Anyway, we had district meeting early on Tuesday. Apparently, it's held at 9 am in this mission. Not too much else happened, though. On Wednesday, I got picked up by the APs to sign some paperwork for Immigration. That's another quirk of this mission: the APs have their own car. Lucky! 

We had 2 Family Home Evenings this week: one on Saturday, and one on Sunday. I'm not sure why, but they were great. The first one was with the family that we baptized last week, and the second was with a group of members. I had the lesson for the second one, but only learned about it two minutes in advance. I needed to come up with an object lesson, but couldn't think of I used a card trick. I did relate it to the gospel, and it went really well.

At church on Sunday, our converts were confirmed, and one of them got the priesthood! That's always exciting. Unfortunately, that's all the news for the week. Here's some pictures. These are all just random pictures of parts of Quezon City.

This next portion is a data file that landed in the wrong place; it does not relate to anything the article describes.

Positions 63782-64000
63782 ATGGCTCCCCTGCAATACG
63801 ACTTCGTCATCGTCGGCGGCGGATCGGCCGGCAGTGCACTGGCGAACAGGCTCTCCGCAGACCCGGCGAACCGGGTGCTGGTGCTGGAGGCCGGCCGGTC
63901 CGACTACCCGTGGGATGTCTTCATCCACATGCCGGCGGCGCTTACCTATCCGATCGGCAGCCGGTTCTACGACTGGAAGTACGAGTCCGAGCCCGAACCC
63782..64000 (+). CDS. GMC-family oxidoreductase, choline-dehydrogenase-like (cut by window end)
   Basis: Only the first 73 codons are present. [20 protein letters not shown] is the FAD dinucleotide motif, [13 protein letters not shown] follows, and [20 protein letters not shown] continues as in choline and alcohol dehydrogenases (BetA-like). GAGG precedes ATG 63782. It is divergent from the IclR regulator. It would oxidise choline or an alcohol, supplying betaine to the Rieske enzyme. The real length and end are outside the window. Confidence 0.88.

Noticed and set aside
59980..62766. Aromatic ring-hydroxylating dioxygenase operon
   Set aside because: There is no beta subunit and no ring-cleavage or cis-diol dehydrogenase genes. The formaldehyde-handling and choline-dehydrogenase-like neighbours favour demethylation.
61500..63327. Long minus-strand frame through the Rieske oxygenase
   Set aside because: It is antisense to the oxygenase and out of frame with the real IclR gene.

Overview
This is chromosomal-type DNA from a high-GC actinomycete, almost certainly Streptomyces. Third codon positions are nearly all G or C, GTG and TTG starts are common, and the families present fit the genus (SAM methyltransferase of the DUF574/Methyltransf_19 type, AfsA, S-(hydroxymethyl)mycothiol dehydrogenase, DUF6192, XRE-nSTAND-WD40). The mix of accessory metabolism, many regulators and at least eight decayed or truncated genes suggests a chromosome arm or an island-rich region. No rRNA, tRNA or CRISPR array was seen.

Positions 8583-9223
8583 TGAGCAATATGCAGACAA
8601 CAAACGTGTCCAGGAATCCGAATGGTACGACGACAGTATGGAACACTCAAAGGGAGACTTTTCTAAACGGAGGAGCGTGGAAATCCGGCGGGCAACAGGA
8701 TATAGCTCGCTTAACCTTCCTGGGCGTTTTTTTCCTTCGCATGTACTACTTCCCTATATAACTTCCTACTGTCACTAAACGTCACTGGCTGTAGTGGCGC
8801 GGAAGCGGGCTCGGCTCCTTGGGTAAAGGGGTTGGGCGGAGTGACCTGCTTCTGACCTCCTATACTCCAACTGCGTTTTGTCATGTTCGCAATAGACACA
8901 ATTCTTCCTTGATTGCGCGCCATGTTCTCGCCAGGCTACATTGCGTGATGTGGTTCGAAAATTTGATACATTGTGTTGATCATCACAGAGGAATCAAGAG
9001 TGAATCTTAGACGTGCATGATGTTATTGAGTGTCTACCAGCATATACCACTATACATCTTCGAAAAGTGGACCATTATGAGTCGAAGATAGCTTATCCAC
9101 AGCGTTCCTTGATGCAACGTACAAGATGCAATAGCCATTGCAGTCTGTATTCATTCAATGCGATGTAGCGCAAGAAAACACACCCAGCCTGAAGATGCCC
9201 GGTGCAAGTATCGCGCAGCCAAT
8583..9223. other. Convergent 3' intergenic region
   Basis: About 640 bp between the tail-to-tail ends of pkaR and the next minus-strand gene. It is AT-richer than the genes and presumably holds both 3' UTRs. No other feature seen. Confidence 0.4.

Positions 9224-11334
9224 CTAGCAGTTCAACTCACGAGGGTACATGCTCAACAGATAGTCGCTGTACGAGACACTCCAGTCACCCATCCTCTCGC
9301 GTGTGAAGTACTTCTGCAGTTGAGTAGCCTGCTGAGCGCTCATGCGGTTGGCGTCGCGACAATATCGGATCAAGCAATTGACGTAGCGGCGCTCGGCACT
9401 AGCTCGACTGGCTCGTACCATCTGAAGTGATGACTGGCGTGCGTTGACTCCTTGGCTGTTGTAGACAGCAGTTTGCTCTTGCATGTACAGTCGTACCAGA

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Monday, May 16, 2016

May 16 2016

Well, this email is probably the most eventful I've sent in a while. Everything was crazy. Monday was the only day I was in India. I spent the whole day packing and preparing to go, and even learned a new magic trick from our ward secretary. Monday night at 8:30, I got on a cab to the airport. I arrived around 9:45, and made it through security and everything without problems. I made it on to the flight with no issues, and took the 6 hour flight all the way to Hong Kong. There, I had a 5 hour layover, where I had to go all over the airport. The airline people kept changing the departure gate, so I went on a couple trips o\around the airport waiting for them to make up their minds. Eventually, the plane arrived, and I made it to the Philippines. At the airport when I arrived, it was already 6 PM on  Tuesday. I got in the cab, and had a 2 hour ride to a hotel, of all places. The mission had arranged for me to stay in a hotel overnight for some reason...not that I was complaining. That was super nice! It had its own AC, and two beds.